It's not right to judge someone for eating meat just as it's not right to judge another for not. I think Pollan is to be applauded for deciding that he should at least try a vegetarian diet and study the arguments for and against before making up his mind. Many would not go that far. So for him to decide that he could, in good conscious eat meat, who is anyone to say that he shouldn't? At least he's tracked where his food comes from, has done the killing himself, and has seriously considered his options.

I recommend this book for everyone who has ever been concerned with what they put in their bodies. Make your own choices in the end and be willing to keep evaluating those choices and stand by them.
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39 of 47 people found the following review helpful
on October 26, 2006
I can't believe it happened to me. I never thought it would, my ego integrity being such that I thought I would never become so completely a different person. But it did happen. In the span of a few seconds I uttered words that were so alien, so not me it could have been stated by a complete stranger. I was not being ironic or funny. I didn't even realize what I said until I was finished saying it and then for a fleeting few moments I couldn't be sure it was really me thinking and saying this phrase, "For Gods sake, this is a health food store, why are they selling soda? And for that matter, what the hell is organic soda?"

As my wife pulled away from the end rack of said offending soda I suddenly had the most jolting moment of clarity in the middle of our local Nature's Harvest health food store. Despite every effort to the contrary, my wife's newfound allergy to wheat plus our collective endeavor to lose weight and eat better had turned me into one of those obnoxious foodie types that turn up their nose to anything found at your local supermarket. Folks, this is not me. A scant year ago three square meals consisted of a cereal bar (Cocoa Puffs or Cheerios) for breakfast, Tyson breaded chicken patties for lunch, and a plentiful serving of Taco Bell for dinner.

My indulgence of Taco Bell was legendary going all the back to high school. In fact, I lunched their so often that when I went away to college in Pittsburgh for a semester, it was rumored that the local Taco Bell I frequented went out of business because I was not their to support any longer.

So how does one go from such a complete junk food junkie to obnoxious health conscious foodie so darn quickly? The answer lies in "Botany of Desire" author and journalist for the New York Times Magazine Michael Pollan's newest masterpiece, "The Omnivore's Dilemma: A Natural History of Four Meals." In this book Pollan takes great pains to show his readers how the average American meal develops and evolves from the farm to our plate. Many books these days concentrate solely on fast food and how horrible it is for you but Pollan not only tackles that well worn material, he goes above and beyond in displaying the entire military-industrial food chain that supplies every mainstream food outlet from Wal-Mart to the local bodega, from any major Supermarket to most American eateries.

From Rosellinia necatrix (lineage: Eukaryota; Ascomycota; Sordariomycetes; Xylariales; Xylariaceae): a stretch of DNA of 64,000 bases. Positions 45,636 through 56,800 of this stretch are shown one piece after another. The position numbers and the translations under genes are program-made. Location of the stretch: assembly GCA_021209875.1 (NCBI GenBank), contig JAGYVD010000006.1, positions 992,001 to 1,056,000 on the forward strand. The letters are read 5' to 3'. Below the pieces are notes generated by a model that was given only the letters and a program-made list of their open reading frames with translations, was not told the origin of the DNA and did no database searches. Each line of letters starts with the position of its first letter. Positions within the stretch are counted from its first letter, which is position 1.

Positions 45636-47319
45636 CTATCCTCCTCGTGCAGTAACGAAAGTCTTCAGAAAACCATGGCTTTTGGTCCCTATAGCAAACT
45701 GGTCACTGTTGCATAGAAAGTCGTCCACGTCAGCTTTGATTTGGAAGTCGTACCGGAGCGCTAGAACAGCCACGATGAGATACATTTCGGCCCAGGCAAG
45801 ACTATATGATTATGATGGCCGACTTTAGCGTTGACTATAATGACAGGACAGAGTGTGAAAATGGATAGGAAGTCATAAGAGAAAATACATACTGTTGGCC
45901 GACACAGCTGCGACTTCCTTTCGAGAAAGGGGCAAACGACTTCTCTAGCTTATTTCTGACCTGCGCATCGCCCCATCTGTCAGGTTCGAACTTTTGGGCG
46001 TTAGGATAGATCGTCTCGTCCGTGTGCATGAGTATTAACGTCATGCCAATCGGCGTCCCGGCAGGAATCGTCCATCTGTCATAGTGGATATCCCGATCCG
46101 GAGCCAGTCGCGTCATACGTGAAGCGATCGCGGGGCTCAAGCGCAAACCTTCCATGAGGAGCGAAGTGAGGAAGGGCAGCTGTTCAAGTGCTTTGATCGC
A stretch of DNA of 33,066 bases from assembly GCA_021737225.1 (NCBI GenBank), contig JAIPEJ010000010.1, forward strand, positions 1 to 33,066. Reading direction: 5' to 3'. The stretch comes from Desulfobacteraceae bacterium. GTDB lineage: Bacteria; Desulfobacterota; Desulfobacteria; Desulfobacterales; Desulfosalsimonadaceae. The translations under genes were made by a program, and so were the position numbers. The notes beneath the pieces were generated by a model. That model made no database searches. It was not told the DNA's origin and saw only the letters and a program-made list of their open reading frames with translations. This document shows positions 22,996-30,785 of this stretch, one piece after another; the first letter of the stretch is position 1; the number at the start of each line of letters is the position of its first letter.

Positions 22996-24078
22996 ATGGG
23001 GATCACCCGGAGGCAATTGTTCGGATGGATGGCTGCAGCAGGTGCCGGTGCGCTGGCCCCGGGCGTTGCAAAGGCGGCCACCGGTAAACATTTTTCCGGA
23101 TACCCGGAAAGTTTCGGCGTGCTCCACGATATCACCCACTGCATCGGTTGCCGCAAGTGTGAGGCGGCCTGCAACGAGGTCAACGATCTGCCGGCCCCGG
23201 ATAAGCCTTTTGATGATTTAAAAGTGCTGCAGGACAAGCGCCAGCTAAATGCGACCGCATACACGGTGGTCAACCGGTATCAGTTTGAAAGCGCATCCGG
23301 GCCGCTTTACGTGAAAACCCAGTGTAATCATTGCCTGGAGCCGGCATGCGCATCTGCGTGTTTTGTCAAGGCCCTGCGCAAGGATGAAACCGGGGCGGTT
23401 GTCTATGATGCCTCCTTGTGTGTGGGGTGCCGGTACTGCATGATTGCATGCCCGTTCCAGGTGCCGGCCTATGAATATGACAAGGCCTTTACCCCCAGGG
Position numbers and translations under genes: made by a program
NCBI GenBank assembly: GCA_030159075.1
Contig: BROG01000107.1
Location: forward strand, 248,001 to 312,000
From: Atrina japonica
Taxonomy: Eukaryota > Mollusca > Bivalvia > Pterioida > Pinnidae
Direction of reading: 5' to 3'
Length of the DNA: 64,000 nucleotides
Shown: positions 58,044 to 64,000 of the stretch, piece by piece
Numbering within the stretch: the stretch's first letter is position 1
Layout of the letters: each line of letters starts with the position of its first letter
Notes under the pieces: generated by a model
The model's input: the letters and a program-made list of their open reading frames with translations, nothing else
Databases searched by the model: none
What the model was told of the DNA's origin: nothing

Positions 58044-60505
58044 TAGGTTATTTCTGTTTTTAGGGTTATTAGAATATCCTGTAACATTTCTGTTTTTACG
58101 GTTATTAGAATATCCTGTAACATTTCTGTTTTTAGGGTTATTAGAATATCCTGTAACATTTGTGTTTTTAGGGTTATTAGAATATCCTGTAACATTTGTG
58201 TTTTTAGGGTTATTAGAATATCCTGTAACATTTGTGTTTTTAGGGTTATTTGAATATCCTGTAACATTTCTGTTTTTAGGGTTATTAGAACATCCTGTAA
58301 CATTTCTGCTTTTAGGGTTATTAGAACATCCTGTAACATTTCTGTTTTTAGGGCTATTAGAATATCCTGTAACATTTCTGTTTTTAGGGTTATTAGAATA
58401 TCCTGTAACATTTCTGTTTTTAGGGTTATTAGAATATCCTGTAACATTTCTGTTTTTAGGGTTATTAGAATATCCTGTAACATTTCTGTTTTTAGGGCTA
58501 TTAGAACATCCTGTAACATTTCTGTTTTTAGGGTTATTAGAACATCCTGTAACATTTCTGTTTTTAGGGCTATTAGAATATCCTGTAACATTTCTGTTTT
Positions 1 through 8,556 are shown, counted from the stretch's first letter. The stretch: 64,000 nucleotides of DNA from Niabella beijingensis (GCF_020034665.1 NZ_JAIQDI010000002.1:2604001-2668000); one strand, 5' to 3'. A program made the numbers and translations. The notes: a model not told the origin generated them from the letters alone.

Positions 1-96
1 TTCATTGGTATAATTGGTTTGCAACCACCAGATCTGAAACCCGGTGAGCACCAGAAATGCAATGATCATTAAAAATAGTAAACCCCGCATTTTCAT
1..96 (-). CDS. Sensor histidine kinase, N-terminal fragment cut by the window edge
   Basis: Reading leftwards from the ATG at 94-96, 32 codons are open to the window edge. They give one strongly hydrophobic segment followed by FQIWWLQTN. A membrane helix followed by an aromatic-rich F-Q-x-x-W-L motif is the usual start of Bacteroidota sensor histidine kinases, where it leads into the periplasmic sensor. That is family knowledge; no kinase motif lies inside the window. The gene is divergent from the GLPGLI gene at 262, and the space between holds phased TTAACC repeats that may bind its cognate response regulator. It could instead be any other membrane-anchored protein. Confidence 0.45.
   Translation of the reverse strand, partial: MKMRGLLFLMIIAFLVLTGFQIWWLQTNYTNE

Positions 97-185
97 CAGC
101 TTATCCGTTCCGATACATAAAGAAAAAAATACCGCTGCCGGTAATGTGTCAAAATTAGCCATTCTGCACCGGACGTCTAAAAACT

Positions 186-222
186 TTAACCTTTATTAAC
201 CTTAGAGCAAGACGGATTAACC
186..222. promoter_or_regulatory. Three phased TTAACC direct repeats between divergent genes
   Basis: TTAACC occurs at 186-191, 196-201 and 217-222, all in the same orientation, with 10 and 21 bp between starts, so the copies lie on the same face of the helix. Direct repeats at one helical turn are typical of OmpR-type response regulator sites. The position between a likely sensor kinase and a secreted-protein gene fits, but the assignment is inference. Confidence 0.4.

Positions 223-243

When I bought this book I figured I'd be taught many things about Mad Cow Disease, pesticides and growth hormones, concentration camp-like conditions for farm animals, and most probably Franken-foods (genetically modified or cloned). That's all in there but it is under the most odd of headings; corn.

According to Pollan corn is THE building block of the entire non-organic, non-foraged, food chain. That's right, I said corn. I realize that at first glance, aside from barbeques and vegetable medley's, one does not see corn so completely spread far and wide as Pollan insists it is. But that is what makes his book so incredible and such a pleasurable read. Pollan visits one of the biggest agribusiness farms in America and asks all of the right questions.

What we find is not only the history of how corn dominated human society by domesticating us (rather than the assumed belief that we domesticated corn) we follow Pollan on the path of corn as it finds its way into nearly every available food on the market in stores and restaurants. From the object itself, to meals fed to animals we eat (like chicken and beef), to byproducts such as high fructose corn syrup (which I swear is in nearly everything but the air we breathe) to even the heart of food policy as written by our Congress and paid for with taxpayer dollars. By the end of this section that was entirely dedicated to corn and its nightmare offspring, the quite literally named military-industrial food chain, I found myself wandering the eateries and shopping centers of Tampa crying out that everywhere lurked dreadful and unhealthy corn a la Charlton Heston of Soylent Green fame. Morgan Spurlock already had me yelling at every McDonalds that it was "Evil!" like I was a poor mans Abe "Grandpa" Simpson, so Pollans empire of corn revelation only made my food induced hysteria oh so much worse.